Review: The Wrath and The Dawn by Renee Ahdieh

Title: The Wrath and The Dawn
Author: Renee Ahdieh
Published: May 12th 2015 by G.P. Putnam’s Sons Books for Young Readers
Series: The Wrath and The Dawn #1
read in: May, 2015

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young adult • fantasy • romance • retelling

“For love, people consider the unthinkable . . . and often achieve the impossible. I would not sneer at its power.”

A sumptuous and epically told love story inspired by A Thousand and One Nights

Every dawn brings horror to a different family in a land ruled by a killer. Khalid, the eighteen-year-old Caliph of Khorasan, takes a new bride each night only to have her executed at sunrise. So it is a suspicious surprise when sixteen-year-old Shahrzad volunteers to marry Khalid. But she does so with a clever plan to stay alive and exact revenge on the Caliph for the murder of her best friend and countless other girls. Shazi’s wit and will, indeed, get her through to the dawn that no others have seen, but with a catch . . . she’s falling in love with the very boy who killed her dearest friend. She discovers that the murderous boy-king is not all that he seems and neither are the deaths of so many girls. Shazi is determined to uncover the reason for the murders and to break the cycle once and for all.


book-review

This book was one of my most anticipated young adult books in 2015. HOWEVER, although the book was pretty much hyped all around ‘young adult-fantasy-fan’ -ville, I thought it was just an okay book. I mean, the thing about being an author of an anticipated books is that you have so many readers waiting, fantasizing, and trying to picture the story since the book was announced until finally have it in their hands. And that’s when reader will judge whether it meets the standard they had set or not. The Wrath and The Dawn was not a bad book, I felt okay about it just because that maybe it wasn’t really what I was expecting. Well, there’s also the part that as a first book in a series, there always a certain standard to meet for me.

The premise was really good. I mean, retelling of A Thousand and One Night was the rarest of the rare. (Well, for me at least since this was the first one I’ve read so far. Or maybe I forgot if I had before. Anyway, it was still rare.) My problem was that (like I’ve said before), It left too much of expectation when in fact the story was a bit . . . boring? Well, I’m not saying that I didn’t enjoy everything, I did enjoy some of it though but the story was just slightly too slow. It was probably started to get exciting in the last 30% of the book.

The main character, Shahrzad was somehow a bit annoying for me mainly because I was hoping she would be more tough and bad-ass to kill the king. I would prefer she didn’t instantly swooned away by the king who murdered her best friend. It was a bit distracting but like I said before, it was okay. The king’s character was so complex and mysterious that he probably was my favorite character in the book. But I really need an explanation as for why did the king spare Shahrzad’s life only for a story. I mean, was it really because of her stories or there were something else he saw in her.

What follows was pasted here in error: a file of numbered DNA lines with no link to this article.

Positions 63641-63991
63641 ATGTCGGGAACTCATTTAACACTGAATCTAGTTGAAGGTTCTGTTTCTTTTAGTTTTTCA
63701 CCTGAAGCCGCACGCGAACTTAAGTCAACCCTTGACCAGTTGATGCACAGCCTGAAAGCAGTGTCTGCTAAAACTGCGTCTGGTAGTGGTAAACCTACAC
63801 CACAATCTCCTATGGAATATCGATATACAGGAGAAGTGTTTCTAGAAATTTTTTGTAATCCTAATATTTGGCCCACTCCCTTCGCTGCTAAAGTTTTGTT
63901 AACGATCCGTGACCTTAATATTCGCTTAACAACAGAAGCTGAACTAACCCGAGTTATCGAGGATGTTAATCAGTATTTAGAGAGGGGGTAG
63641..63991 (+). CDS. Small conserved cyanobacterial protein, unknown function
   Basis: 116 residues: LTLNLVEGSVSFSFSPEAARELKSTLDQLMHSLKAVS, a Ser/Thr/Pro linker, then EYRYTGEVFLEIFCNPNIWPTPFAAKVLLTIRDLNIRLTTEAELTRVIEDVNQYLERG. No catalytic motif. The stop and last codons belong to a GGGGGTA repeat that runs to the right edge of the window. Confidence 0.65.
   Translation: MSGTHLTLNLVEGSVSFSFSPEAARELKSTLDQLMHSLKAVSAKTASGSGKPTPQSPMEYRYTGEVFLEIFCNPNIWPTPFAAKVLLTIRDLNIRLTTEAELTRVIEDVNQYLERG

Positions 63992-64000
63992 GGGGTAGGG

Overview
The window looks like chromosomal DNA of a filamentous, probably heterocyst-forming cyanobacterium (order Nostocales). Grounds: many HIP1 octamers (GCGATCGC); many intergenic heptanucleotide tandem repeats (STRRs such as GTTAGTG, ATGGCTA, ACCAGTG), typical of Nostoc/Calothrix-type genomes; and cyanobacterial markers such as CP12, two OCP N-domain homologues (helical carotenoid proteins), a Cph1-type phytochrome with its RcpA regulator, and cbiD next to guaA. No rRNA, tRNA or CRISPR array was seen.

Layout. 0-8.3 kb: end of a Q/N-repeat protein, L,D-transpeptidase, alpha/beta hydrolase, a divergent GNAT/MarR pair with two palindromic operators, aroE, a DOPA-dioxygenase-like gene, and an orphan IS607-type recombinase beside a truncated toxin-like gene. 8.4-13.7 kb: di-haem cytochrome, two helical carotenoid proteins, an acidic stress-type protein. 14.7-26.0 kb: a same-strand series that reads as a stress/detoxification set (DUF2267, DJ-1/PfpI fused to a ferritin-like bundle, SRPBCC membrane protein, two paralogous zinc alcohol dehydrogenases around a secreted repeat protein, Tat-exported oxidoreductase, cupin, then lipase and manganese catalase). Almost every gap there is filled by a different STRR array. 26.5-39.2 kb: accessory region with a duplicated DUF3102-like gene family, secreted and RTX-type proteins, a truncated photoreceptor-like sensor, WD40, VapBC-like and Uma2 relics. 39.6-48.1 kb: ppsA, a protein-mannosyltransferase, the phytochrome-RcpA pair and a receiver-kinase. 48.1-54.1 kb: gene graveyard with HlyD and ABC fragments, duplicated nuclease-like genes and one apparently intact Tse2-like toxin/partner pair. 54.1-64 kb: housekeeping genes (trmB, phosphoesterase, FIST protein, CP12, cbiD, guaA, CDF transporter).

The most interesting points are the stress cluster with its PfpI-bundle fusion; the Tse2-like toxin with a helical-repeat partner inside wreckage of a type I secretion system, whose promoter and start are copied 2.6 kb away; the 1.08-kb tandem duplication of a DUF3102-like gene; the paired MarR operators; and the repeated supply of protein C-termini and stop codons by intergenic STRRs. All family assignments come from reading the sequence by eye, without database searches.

The romance in the book was a bit shaky for me. There were times that I was swooned away by Khalid and Shahrzad scene. But there were also part that I felt it was a bit overdone, and didn’t have the effect it was meant to. And then there was a love triangle. I personally thought that the love triangle should have not been in the story. It would have been better if her own father did the revenge himself, or she have a brother rather than a childhood lover. Tariq’s character was really distracting the whole story because I didn’t have the slightest chemistry with his character. At all. Again, maybe because this is the first installment to the series, that her father and Tariq’s revenge and salvation plot was taking reaaally slow. It should have started earlier so the story would be more exciting.

I love the way the book was written. Some people may find it a bit too much, but as a retelling of A Thousand and One Nights, I thought it really suit the Arabian setting perfectly. I personally didn’t think it was overdone (Well, there were one or two conversation that didn’t really fit the moment but I still thought it was perfect). I would liked it more maybe if it wasn’t told as a third person perspective. I’m not sure, I would prefer to know each character individually more though.

So overall, I hope in the second book there would be more magic (obviously with how this one ended, it should have more in the next book), more adrenaline-rushed/action to spice up the story. And of course, more of an Arabian night feeling.


book-rating

3 STE

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4 thoughts on “Review: The Wrath and The Dawn by Renee Ahdieh

  1. This was one of my anticipated releases of the year and I’m actually kind of worried I may not like it as much because of they hype. But I have to agree with about how rare it is to find a retelling A Thousand and One Night, let alone a ya one. And I’m not a fan of annoying characters but at least the writing is great! I can’t wait to read it!

    Like

      • There’s definitely something to appreciate when the romance is the smaller focus. It also shows the maturity of the writer when they can pull that off in the ya genre, especially since it’s scarcely done well. (Oh and I forgot to mention, I love the Jasmine gif, hehe.)

        Liked by 1 person

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